Opinion

Quality Counts and Quality Costs

Professor Martin Green OBE, Chief Executive, Care England

Delivering the highest possible quality of care is the primary objective of every care provider. Over recent years we have seen significant improvements in the quality of social care services. These improvements have come at a time of great challenge for our sector, with resources being increasingly squeezed and the difficult task of recruiting and retaining a stable valued driven workforce, being the major challenge to delivering quality care.

Despite these issues the majority of care providers are delivering good support to their residents and service users and I believe this is because they are driven to deliver their services in line with the values of social care.

One of the things that I have noticed consistently in services that are delivering high-quality, is the leadership shown by those who either own or manage the service. Leaders really do set the tone for their organisations and it is organisations with open and accountable cultures where leaders understand that services can only be delivered if everybody share the values of the organisation and use them as a measure of success. It is also important that the values of social care are applied to the staff as well as to the service users and if you treat people with professionalism, dignity and respect they are likely to be able to deliver these values to the people they support.

What has become obvious in this recent COVID-19 pandemic, is that every social care service is dependent upon teamwork and the way in which social care staff have not only supported the people in their care, but have also been so supportive of one another has been truly humbling. I have heard countless examples of staff in social care going the extra mile to support the people in their services, sometimes at great personal cost. Many staff have worked tirelessly, some have even moved into the care service to ensure that they reduce the risk of bringing Covid into their services. We have also seen colleagues supporting one another particularly when social care colleagues have had to either self-isolate or shield because of their own health conditions and this has meant other staff have had to step up and cover their work.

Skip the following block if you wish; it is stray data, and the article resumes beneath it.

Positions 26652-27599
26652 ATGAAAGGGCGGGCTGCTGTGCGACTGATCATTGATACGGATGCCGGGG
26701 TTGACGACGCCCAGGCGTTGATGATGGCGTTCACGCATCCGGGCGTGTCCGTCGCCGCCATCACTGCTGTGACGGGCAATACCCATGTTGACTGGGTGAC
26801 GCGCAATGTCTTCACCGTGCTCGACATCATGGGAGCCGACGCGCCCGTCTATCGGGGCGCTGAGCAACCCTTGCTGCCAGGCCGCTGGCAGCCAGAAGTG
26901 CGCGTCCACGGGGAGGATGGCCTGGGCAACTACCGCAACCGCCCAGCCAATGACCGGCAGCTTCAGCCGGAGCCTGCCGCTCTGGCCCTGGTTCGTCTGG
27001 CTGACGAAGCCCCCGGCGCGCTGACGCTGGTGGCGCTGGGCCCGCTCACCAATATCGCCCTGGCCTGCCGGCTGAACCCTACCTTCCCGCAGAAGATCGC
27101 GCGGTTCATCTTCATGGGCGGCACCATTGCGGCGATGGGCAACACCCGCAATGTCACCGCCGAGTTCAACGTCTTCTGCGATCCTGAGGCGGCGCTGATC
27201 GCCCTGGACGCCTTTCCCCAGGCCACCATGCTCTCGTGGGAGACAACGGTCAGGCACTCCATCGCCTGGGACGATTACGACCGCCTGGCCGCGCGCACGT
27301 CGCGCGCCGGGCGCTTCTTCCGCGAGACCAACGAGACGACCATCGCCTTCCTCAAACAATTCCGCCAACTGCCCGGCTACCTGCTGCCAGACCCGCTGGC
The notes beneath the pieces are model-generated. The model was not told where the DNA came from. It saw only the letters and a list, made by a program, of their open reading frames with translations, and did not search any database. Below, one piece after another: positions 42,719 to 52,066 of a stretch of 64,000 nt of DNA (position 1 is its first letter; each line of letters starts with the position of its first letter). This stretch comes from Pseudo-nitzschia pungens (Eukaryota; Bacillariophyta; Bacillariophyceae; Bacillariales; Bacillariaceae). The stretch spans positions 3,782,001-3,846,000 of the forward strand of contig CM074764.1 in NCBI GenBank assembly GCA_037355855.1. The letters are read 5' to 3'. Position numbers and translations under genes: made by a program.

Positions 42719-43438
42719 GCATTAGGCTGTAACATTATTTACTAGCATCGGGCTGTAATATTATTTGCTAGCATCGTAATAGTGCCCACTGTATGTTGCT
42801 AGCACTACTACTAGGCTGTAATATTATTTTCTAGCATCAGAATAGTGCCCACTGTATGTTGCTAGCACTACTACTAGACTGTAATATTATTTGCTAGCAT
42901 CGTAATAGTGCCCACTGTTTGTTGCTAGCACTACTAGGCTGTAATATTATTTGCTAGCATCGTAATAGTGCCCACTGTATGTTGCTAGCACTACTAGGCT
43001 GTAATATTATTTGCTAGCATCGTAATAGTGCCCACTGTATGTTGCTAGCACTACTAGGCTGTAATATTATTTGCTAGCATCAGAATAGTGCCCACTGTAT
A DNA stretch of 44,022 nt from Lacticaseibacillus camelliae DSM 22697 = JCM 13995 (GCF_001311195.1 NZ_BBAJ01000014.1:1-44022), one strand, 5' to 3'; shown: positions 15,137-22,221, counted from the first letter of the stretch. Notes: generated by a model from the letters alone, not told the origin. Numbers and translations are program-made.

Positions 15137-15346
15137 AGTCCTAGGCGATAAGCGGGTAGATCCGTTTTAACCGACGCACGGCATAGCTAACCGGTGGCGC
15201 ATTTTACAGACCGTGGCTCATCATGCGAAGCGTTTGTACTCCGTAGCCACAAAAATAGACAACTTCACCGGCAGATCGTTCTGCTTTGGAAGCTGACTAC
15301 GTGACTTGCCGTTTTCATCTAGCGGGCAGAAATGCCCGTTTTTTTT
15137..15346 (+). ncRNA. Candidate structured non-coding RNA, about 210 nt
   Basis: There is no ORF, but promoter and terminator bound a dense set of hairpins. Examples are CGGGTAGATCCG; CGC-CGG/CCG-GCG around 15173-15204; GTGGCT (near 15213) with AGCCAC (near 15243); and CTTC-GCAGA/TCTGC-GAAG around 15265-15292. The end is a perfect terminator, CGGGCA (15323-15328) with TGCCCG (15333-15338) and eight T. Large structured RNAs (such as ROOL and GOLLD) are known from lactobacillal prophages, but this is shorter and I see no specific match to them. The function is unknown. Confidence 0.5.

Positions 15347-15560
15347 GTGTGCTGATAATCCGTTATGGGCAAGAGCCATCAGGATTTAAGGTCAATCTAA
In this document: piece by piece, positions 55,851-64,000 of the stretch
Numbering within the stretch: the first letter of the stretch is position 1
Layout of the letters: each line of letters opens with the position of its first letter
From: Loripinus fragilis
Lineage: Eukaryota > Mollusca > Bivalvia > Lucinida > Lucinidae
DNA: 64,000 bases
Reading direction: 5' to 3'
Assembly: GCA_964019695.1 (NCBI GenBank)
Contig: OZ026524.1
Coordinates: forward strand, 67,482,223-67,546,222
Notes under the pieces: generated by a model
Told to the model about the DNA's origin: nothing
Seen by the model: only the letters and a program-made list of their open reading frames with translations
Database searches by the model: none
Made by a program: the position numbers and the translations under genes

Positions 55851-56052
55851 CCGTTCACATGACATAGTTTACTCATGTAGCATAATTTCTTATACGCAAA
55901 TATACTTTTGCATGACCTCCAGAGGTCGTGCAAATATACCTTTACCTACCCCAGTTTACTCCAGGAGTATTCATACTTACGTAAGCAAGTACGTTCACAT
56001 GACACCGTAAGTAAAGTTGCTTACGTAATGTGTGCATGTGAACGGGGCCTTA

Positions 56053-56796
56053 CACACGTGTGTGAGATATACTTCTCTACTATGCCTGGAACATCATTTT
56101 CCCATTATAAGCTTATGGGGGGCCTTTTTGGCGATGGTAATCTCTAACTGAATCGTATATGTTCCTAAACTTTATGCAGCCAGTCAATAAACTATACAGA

The fact that social care has been able to maintain its quality and the way in which staff have supported one another has been truly amazing and we must use this as a platform for the future; we must all be determined that something positive will come out of this pandemic.

I believe that what we must see in the future is a much more positive approach to the workforce. We need staff to have the recognition and status that they richly deserve, accompanied by a clear training and competency framework, a career escalator, and of course a remuneration level which is appropriate to people who are delivering services to those with very complex needs.

In every other part of the economy quality costs, but this has never been acknowledged in social care. commissioners in local authorities and the NHS expect that services will be of the highest quality, but the funding that is being delivered is at unsustainable levels.

We have learnt recently that the Government is now going to push the reform of social care into next year and in many ways because of the COVID-19 crisis this is understandable. However, when we are discussing the future of social care, whenever that is, I want to make a plea that it is based on a real understanding of the complexity of the work and the amazing skills of the people who deliver care. Quality counts, and Quality costs and this must finally be understood by everybody.

@ProfMartinGreen

@CareEngland

 

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